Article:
Letters


Fathers on trial

Sir: It has been two years since my wife left me, after 14 years of marriage, taking my two daughters with her to set up home with a man she'd had a month-long affair with. Since then I have read many articles about family courts and how they treat fathers. Griffin Stone's (When your wife kidnaps your child', 24 August) was without a doubt the most powerful.

I won limited access to see my children, every other weekend and half the school holidays, but my ex only brings them when she feels like it. As I am self-employed and must cancel work when there is a hope that I may see my daughters, she knows that not showing up will hit me emotionally and financially. Friends and relatives can't understand why I don't take her back to court for breaching the order. In future I will show them Mr Stone's article to help them understand.

I am 'allowed' to phone the children once a week, Wednesdays at six p.m. Often they are not there. When I call back later I am told I cannot speak to them as the court order says Wednesdays at six. If I dare protest, my wife threatens to call the police and report me for harassment. She holds all the cards, and any application for enforcement of the order is very likely to end in less contact, not more.

As Bob Geldof asked in his recent television interview, what did I do wrong for the state to shut me out? How come their mother can move any man into my daughters' lives without any question, and yet the 'system' perceives me as some sort of threat to my own flesh and blood?

Many children of this generation are growing up without the involvement of their father. This can only lead to further troubled relationships down the line.

I recently told my MP of how unfair family courts are. He told me the judiciary are doing a great job and wouldn't hear any criticism of family-court judges. I have forwarded your article to him in the hope that he, too, can see the error of his ways.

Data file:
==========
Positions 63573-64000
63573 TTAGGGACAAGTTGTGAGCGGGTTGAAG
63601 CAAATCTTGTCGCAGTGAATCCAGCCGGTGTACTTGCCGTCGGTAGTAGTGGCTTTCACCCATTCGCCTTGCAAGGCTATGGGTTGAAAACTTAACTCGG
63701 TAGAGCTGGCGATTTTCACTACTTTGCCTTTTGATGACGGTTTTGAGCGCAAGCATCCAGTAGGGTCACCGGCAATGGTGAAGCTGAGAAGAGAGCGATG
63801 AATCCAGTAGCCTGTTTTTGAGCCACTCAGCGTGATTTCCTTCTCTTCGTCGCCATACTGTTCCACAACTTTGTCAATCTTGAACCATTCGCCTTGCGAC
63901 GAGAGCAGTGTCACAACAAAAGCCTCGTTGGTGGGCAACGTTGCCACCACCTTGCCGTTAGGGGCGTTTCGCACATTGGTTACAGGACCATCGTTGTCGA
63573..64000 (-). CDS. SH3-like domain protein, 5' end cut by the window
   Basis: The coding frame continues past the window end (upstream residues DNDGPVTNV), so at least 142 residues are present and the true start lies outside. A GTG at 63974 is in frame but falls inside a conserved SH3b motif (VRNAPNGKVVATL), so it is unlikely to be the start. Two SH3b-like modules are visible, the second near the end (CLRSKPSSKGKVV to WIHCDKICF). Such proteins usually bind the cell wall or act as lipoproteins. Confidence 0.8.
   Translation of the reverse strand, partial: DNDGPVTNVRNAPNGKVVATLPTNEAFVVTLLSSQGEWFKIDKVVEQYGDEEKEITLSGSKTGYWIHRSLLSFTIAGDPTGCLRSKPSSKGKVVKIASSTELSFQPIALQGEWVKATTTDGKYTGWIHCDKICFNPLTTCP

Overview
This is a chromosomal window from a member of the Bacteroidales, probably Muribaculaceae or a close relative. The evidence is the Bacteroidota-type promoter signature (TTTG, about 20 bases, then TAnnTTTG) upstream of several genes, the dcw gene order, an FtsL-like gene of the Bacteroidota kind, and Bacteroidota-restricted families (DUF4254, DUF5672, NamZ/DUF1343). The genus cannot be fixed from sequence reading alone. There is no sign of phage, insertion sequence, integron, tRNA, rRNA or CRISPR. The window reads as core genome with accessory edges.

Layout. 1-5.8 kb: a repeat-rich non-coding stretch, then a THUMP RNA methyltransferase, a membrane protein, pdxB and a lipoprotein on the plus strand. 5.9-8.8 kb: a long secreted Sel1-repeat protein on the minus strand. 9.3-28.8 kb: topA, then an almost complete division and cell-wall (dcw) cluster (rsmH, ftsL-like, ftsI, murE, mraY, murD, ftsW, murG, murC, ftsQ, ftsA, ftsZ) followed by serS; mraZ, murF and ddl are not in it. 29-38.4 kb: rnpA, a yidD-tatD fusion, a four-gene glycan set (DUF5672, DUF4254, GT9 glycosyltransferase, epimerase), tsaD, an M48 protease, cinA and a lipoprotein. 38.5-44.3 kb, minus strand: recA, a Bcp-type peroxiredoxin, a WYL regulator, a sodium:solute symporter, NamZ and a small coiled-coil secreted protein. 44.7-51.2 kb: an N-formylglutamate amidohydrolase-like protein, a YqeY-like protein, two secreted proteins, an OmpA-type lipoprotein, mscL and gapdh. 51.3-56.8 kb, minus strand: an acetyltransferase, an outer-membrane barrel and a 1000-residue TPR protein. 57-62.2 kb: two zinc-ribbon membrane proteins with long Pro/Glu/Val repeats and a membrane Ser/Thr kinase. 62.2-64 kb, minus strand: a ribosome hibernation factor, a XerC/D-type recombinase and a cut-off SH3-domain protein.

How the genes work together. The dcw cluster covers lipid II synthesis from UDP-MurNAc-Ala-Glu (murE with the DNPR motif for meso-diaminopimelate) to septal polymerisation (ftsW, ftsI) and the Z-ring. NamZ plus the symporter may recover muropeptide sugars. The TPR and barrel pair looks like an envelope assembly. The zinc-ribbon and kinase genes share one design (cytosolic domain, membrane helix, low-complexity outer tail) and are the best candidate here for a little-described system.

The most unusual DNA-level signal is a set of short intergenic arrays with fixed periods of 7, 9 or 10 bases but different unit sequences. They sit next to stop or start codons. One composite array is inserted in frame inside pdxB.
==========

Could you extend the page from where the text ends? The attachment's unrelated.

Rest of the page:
Name and address withheld

From Mr Robert Bartlett

Sir: Griffin Stone should know that the family-court system in the United States is also absolutely biased against fathers. I have spent the last ten years waiting for my child to grow up and to see how her mother has used her as a pawn in an extortion racket. I have had to ignore the pain and have focused on building a relationship by phone, email and using our time together wisely. Finally, my daughter, at the age of 16, has moved in with me and my patience has paid off. There is no joy in this vindication only sadness and anger at the incompetents who glibly enforce biased social policy.

Robert Bartlett

San Rafael, California

Relatively unfair

From Mr Richard Nottage

Sir: Rachel Johnson (`The cost of dying', 17 August) states that `in France, relatives pay a modest 5 per cent impost on legacies above 137,000 euros'. If only. ... Not all relatives are taxed in the same way. A child, for example, pays 5 per cent on the first 7,600 euros exceeding 46,000 euros, on a scale that rises to 40 per cent. Legacies to those who are not relatives are taxed at 60 per cent on sums over 1,500 euros.

Richard Nottage

Paris

From Mr Rory Knight Bruce

Sir: Rachel Johnson's remarkable restraint in writing about death duties is, in part I suspect, because she has not yet had to pay them. Her highlighting of John Major's deal to absolve the Queen of the burden wrongly faced by millions of hard-working subjects serves to highlight its arbitrary injustice.

What the war did not ruin, lawyers and death duties did their best to undo, particularly in the English countryside. It is a miracle if any reasonably sized landowner has any time for voluntary community work while pondering the misery and proportion of his inheritance that will be stolen by the government on his death.

While the Conservative party is casting around Europe for good examples in health, crime prevention and transport, they could do worse than examine family values and the work ethic in the majority of countries where death duties do not apply - and pledge their abolition forthwith. …

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